Poetry by Pauline May


It’s this winter sunrise spiking my eyes as I drive.
It’s morning’s red-fingered goriness dazzling, as
I pull the sun shield down and try to look directly
ahead and keep a straight course.

It’s naked day lifted from the bleeding sky,
smacked on the back, bawling.
It’s kick-started winter dawn.

It’s cotton ball clouds swabbing up
the day’s possibilities.

And it’s always here, in the dip, on this rollercoaster
road that the climbing sun stabs my eyes –
just past the grass bank where the herring gulls
do their worm-stamp dance.

It’s from the astonishing north east – that low spotlight
of winter’s glare, watching the day draw breath.

It’s really true, like they say, my father had said.
Dying‘s like being drawn towards the warmest, most
welcoming tunnel of light.
After, they hauled him back, after
that third heart attack. So his jazz
beat beat again, like a novelty joke, until his eye
grew monstrous-Cyclops, bite by bite
eating his schemes and body
bit by bit.

It’s already in work’s car park that my motor
self-checks in, as dawn’s after-image
blurs my eye and the husk of this day’s prospects
wears indistinctly thin.


No trouble. No strife. Just delicious tranquility
that trickled into her skin. Mary commanded a core of calm
inside her very own maelstrom.

But she always knew that you can’t have the eye
of a storm without the storm itself. And so there it was –
an impalpable typhoon circling within the red brick walls
of her spell bound back yard.

From experience she knew the importance of donning
an eye mask and ear plugs to step through that whirlwind wall
of nagging-necessities, that swirl of insecurities. Or sometimes
she’d just put a sack over her head
and pass through by
hoodwinking herself.

Once inside
the nucleus of peace was hers.
Not a high. Not a low. But an equilibrium
humming out it’s time, as moment cowslipped into moment.
A serenity with fragrant-shine, perfect as an egg.
She was at heartsease in her space,
singing in Sweet Williams’ essence, held within the skylark’s song,
touching the soul’s weight.

The neighbours just thought she was eccentric
and avoided her and her backyard.
And Mary would never tell or share. Everyone would want a piece.
There’d be no end to it. There would be an irrevocable
breach of Mary’s peace


Up the cracked garden path, the moss whispering
under foot, you both pass the pyracantha
and reach the metal cylinder on its tripod,
all ready. The shed, morning holly trees
and old sky-tugging swing all wait.

Now don’t look at the light directly, Ella

Your stony hands that ground the telescope lens
night after work after night stroke
the now baby-smooth glass. Good job done.

I’m doing it already, Dad, with the iPad.

You force a smile towards the coming
one point of stillness. Birds stop their songs
as the moon shifts and begins to swallow the light.

C’mon, Ella! Our refractor telescope! Look! It’s amazing.

An all in a sigh shadow brushes past your held
breath and black fear that makes a stammer.
The moon sinks yellow. Your stars twist.

Not fussed, Dad. You made it. You use it.

You see the light held halo inside
the sky’s dark movement, as the flesh
of three heavenly bodies fuse for a fraction,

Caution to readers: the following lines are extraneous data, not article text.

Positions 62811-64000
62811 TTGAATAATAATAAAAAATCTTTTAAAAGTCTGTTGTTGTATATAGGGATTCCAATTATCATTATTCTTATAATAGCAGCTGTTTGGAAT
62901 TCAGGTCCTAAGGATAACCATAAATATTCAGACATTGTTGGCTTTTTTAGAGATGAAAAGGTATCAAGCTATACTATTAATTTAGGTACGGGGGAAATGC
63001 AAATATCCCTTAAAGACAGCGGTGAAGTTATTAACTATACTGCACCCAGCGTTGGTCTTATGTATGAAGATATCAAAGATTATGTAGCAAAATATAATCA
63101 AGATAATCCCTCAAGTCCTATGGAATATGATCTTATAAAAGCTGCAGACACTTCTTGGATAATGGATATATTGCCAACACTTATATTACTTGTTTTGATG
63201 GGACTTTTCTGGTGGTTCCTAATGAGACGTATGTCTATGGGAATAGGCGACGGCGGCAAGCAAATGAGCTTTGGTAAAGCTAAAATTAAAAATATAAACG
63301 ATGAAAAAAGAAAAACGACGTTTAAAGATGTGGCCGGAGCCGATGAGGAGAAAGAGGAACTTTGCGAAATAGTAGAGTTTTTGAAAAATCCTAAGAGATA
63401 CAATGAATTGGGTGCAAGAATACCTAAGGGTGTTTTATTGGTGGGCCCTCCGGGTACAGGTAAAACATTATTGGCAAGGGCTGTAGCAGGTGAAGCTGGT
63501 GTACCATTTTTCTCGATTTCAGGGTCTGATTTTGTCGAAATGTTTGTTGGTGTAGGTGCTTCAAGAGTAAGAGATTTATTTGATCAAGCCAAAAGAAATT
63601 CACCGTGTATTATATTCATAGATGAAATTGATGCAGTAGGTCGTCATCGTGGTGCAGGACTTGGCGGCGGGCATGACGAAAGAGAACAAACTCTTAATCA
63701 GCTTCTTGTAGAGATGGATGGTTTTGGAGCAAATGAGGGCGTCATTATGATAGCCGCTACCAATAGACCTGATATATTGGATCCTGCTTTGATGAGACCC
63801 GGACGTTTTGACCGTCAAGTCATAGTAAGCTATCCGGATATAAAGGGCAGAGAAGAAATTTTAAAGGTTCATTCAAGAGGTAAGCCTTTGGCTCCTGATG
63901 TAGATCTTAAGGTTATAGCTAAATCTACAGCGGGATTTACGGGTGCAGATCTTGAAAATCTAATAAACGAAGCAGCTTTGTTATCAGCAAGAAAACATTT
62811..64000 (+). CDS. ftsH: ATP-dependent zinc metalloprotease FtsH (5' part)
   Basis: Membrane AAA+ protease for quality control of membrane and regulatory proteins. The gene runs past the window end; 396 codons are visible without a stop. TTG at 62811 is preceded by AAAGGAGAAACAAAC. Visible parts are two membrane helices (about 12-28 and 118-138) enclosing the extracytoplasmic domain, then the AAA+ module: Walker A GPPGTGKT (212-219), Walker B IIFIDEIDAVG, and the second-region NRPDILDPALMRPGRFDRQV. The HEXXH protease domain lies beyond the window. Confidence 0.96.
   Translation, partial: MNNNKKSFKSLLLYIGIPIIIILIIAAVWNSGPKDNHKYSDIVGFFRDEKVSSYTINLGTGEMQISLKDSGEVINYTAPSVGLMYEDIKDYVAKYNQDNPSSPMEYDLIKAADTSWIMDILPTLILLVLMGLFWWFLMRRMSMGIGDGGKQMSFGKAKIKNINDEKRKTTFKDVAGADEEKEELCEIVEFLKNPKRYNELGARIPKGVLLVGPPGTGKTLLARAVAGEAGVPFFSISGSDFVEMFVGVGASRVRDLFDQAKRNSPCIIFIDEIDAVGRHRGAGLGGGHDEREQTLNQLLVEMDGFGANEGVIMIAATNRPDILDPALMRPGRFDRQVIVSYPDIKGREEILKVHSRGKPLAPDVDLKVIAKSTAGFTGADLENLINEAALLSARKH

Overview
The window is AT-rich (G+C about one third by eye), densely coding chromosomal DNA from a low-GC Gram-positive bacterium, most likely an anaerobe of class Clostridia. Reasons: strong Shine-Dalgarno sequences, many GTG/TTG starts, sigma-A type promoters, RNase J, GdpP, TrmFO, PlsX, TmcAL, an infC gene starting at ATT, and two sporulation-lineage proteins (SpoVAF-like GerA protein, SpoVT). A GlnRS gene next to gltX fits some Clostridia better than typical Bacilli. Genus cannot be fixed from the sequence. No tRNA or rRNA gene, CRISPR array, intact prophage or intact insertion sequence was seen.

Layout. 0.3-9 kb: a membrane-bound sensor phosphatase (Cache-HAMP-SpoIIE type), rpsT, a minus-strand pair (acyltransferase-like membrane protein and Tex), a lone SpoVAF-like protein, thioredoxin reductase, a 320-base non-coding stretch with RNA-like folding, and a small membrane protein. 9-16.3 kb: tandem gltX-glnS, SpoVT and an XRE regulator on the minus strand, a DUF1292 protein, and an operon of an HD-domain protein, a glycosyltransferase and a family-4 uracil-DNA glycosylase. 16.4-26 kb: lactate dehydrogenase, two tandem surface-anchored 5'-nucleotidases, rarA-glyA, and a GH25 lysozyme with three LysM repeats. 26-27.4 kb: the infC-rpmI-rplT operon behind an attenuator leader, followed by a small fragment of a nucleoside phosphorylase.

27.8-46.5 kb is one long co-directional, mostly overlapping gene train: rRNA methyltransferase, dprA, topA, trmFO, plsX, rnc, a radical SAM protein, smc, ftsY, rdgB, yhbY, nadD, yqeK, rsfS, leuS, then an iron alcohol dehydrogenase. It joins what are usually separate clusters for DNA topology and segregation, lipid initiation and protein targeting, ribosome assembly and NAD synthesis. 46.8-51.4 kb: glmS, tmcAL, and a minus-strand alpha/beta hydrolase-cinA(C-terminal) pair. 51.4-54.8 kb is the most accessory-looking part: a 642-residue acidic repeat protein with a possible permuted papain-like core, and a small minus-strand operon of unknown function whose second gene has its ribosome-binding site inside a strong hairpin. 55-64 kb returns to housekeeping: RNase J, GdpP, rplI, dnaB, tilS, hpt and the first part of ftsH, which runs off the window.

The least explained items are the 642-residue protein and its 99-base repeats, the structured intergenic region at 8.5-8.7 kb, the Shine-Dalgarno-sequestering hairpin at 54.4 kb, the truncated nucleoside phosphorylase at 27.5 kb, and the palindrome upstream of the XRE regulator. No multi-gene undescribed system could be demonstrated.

before the day regathers her poise
and moves on.


The Winter Moth airstrikes my table lamp.
Soft brown powder wings hitting
light hard. Sensual and vulnerable, drawn to
the flame that will consume it.
Self destruction. Guilty as charged.

Deftly caught within my tea towel and carried to
the window, which I quickly open up to
let it go, free into the black night to
find its mate, its rightful spark.
I draw the curtains so no light will show.

Owl-like, the night glides silently, under the
gibbous skew-whiff moon, as the trees’ bare
fingers weigh the sky. And Solstice darkness comes
too soon, when all good moths dream in cocoons
of brightness and of flying high.


You lie on your final bed,
strangely placed in your lounge.
I sit by you, rigid,
and slowly hold your hand.

Sometimes you drift away from me
and sometimes you just squeeze
my hand imperceptibly
in that hard place between
that end and now.

Our hands are identical:
same cuticles, knuckles and nails,
only yours are more crooked
with age and work;
old hands at being old hands.

At school your left hand was ruler-rapped,
guilty of writing with the wrong hand.
Hands that later sparkled at shorthand.
Hands that later typed at such speed.
Competent dab hands,
office sleeved.

Your hands are in my hands
but they’re also on the march.
I hear them fumbling down the chimney.
Now they’re sweeping up the hearth.
They’re scratching at the window
and rubbing at the smears.
They scurry out into the seed-beds
and start worrying the weeds.
Fingers point at the light switch
to jab away the pain.
Now they’re tickling the clock hands
and wriggling the time.

Your hands were always busy
and are close at hand just here.
I hold your hands in my hands.
I must let go, I understand.
I hold your hands in my hands
and I know I must let go now
and give you a free hand.



About the contributor

Pauline May Poetry: Pauline lives in Sunderland with her husband, son and cat. She has worked extensively in education and across child protection, special educational needs and drama in education. She enjoys performing at spoken word events across the north east.

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